Battle over gay marriage moves to the South - | Chattanooga News, Weather & Sports

Battle over gay marriage moves to the South

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By Elizabeth Chuck, Staff Writer, NBC News

A federal judge is hearing arguments Tuesday on whether Virginia's ban on gay marriage should be struck down in a case that could have repercussions for marriage equality throughout the South.

If the ban is deemed unconstitutional, Virginia will become the first state in the old Confederacy to allow gay marriage. Currently, only Washington, D.C., and 17 states, most of which are in the Northeast, allow gay marriage.

Last month, Virginia Attorney General Mark Herring announced he would go head-to-head with the state on the issue of gay marriage, and would not defend the 2006 voter-approved ban. That decision from the newly elected Democratic attorney general infuriated many Republican lawmakers, who accused Herring of failing to live up to his duty to defend state laws. But Herring's office stuck with siding with the plaintiffs in the case: Norfolk, Va., couple Timothy Bostic and Tony London, who were denied a marriage license by the Norfolk Circuit Court on July 1.

On Tuesday, ahead of the start of arguments, The Associated Press reported protesters and gay-marriage supporters alike had gathered at the courthouse in Norfolk. Protesters carried signs that read, "Herring's herring. AG's must uphold the law," while supporters of the plaintiffs held ones that said "Marry who you love."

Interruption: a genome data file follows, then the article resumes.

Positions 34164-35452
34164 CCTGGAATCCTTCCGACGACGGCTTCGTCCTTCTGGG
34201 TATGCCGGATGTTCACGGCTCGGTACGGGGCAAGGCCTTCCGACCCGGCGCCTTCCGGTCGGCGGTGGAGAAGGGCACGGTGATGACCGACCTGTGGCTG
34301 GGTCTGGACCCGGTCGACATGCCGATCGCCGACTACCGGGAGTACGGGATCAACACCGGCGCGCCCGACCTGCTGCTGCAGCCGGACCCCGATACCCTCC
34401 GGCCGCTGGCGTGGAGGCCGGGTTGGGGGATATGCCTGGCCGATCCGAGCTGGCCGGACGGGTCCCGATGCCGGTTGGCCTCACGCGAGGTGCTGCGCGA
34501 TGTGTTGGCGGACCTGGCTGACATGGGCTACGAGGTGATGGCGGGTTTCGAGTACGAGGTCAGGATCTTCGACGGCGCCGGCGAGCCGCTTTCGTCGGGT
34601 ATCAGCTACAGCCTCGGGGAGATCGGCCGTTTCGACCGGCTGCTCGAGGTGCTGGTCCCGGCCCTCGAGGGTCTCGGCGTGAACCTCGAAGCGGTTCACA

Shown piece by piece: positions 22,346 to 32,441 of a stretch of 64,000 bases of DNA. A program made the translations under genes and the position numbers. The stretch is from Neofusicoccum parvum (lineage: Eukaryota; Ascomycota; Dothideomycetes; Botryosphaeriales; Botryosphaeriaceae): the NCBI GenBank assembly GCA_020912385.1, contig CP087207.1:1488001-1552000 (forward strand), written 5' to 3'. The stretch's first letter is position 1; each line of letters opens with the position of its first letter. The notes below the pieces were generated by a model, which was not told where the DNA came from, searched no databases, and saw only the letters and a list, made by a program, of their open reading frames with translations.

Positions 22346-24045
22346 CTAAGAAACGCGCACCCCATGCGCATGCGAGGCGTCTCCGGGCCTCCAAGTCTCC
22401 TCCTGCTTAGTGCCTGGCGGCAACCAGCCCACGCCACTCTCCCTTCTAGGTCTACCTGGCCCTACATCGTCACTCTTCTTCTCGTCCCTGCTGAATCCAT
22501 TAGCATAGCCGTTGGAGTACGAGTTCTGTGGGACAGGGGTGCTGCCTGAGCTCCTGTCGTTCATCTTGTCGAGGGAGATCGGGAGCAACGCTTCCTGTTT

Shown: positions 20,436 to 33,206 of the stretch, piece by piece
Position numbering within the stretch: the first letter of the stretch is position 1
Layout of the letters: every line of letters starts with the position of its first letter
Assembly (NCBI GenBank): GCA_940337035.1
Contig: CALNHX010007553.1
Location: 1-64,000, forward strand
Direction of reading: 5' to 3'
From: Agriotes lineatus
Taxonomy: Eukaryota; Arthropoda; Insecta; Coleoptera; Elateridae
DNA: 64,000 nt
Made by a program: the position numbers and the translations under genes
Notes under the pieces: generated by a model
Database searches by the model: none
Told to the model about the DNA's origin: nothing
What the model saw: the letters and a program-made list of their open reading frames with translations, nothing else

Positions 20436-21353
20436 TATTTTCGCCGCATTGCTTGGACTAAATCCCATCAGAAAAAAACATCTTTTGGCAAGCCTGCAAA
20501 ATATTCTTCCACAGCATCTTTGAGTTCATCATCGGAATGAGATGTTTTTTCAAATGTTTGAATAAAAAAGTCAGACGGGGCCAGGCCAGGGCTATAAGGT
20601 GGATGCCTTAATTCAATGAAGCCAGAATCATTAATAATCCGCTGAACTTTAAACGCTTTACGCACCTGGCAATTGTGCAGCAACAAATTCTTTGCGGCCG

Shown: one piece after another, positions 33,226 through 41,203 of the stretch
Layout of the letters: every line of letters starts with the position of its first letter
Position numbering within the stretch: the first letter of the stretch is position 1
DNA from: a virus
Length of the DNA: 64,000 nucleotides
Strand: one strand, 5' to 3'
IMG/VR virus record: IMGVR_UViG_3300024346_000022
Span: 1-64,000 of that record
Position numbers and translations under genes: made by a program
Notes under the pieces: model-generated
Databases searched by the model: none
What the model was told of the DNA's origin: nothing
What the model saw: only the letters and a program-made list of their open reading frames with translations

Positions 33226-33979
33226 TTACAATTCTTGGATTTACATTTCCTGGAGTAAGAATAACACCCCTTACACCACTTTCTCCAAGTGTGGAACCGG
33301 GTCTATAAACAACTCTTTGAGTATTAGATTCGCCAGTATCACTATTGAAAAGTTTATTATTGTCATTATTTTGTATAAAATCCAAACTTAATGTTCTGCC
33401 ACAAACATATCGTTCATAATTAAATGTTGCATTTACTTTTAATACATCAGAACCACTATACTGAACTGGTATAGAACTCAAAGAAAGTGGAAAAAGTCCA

Herring planned to attend the hearing, although Virginia Solicitor General Stuart Raphael is arguing in court on behalf of the state.

In their lawsuit, Bostic and London argue that the state law denied them liberties that are guaranteed by the 14th Amendment. Chesterfield County couple Carol Schall and Mary Townley, who were married in California in 2008, later joined the case.

The plaintiffs are represented by famed attorneys from the American Foundation for Equal Rights Theodore B. Olson and David Boies, who won the battle to overturn California's Proposition 8 and the ban on gay marriage in that state. Both couples will be present in court, according to the American Foundation for Equal Rights.

The suit was filed just before the Supreme Court struck down the section of the Defense of Marriage Act that kept gay couples from receiving federal benefits that married couples are entitled to.

The case, which is being heard by U.S. District Judge Arenda L. Wright Allen, is likely to move through the legal system quickly, a draw for the two attorneys for the plaintiffs, who hope to again make a case before the Supreme Court, The Washington Post reported.

Across the country, more than a dozen states have federal lawsuits challenging state bans on gay marriage.

A Quinnipiac University poll in July found that 50 percent of registered Virginia voters support same-sex marriage, and 43 percent oppose it.

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